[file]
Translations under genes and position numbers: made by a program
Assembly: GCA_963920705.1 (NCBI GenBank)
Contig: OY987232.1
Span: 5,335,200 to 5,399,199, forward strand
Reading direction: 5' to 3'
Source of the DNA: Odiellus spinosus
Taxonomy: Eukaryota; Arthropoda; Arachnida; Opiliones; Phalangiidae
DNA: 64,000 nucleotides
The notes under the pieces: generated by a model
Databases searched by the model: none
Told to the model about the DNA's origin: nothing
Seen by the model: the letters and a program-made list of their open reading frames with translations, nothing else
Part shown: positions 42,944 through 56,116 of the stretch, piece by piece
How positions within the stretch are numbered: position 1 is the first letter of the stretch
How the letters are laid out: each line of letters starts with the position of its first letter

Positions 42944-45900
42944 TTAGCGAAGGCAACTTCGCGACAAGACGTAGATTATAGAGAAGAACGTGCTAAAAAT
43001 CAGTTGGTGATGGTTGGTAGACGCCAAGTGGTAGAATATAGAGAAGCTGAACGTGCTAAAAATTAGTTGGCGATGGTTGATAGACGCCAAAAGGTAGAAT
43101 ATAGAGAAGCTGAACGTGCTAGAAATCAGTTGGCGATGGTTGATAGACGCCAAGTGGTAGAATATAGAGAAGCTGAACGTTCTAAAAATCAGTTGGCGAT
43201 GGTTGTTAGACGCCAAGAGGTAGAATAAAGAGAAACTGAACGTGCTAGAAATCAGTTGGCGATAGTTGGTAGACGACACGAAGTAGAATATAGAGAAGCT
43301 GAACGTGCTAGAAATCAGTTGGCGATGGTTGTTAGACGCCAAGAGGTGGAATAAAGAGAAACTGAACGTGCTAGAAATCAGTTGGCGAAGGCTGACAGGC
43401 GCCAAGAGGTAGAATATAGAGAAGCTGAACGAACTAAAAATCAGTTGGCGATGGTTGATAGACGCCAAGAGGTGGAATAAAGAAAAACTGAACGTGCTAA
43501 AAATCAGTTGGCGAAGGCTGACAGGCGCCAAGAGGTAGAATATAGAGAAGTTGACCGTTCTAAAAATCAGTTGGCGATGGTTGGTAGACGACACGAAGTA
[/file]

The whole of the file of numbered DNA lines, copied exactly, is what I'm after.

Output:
Translations under genes and position numbers: made by a program
Assembly: GCA_963920705.1 (NCBI GenBank)
Contig: OY987232.1
Span: 5,335,200 to 5,399,199, forward strand
Reading direction: 5' to 3'
Source of the DNA: Odiellus spinosus
Taxonomy: Eukaryota; Arthropoda; Arachnida; Opiliones; Phalangiidae
DNA: 64,000 nucleotides
The notes under the pieces: generated by a model
Databases searched by the model: none
Told to the model about the DNA's origin: nothing
Seen by the model: the letters and a program-made list of their open reading frames with translations, nothing else
Part shown: positions 42,944 through 56,116 of the stretch, piece by piece
How positions within the stretch are numbered: position 1 is the first letter of the stretch
How the letters are laid out: each line of letters starts with the position of its first letter

Positions 42944-45900
42944 TTAGCGAAGGCAACTTCGCGACAAGACGTAGATTATAGAGAAGAACGTGCTAAAAAT
43001 CAGTTGGTGATGGTTGGTAGACGCCAAGTGGTAGAATATAGAGAAGCTGAACGTGCTAAAAATTAGTTGGCGATGGTTGATAGACGCCAAAAGGTAGAAT
43101 ATAGAGAAGCTGAACGTGCTAGAAATCAGTTGGCGATGGTTGATAGACGCCAAGTGGTAGAATATAGAGAAGCTGAACGTTCTAAAAATCAGTTGGCGAT
43201 GGTTGTTAGACGCCAAGAGGTAGAATAAAGAGAAACTGAACGTGCTAGAAATCAGTTGGCGATAGTTGGTAGACGACACGAAGTAGAATATAGAGAAGCT
43301 GAACGTGCTAGAAATCAGTTGGCGATGGTTGTTAGACGCCAAGAGGTGGAATAAAGAGAAACTGAACGTGCTAGAAATCAGTTGGCGAAGGCTGACAGGC
43401 GCCAAGAGGTAGAATATAGAGAAGCTGAACGAACTAAAAATCAGTTGGCGATGGTTGATAGACGCCAAGAGGTGGAATAAAGAAAAACTGAACGTGCTAA
43501 AAATCAGTTGGCGAAGGCTGACAGGCGCCAAGAGGTAGAATATAGAGAAGTTGACCGTTCTAAAAATCAGTTGGCGATGGTTGGTAGACGACACGAAGTA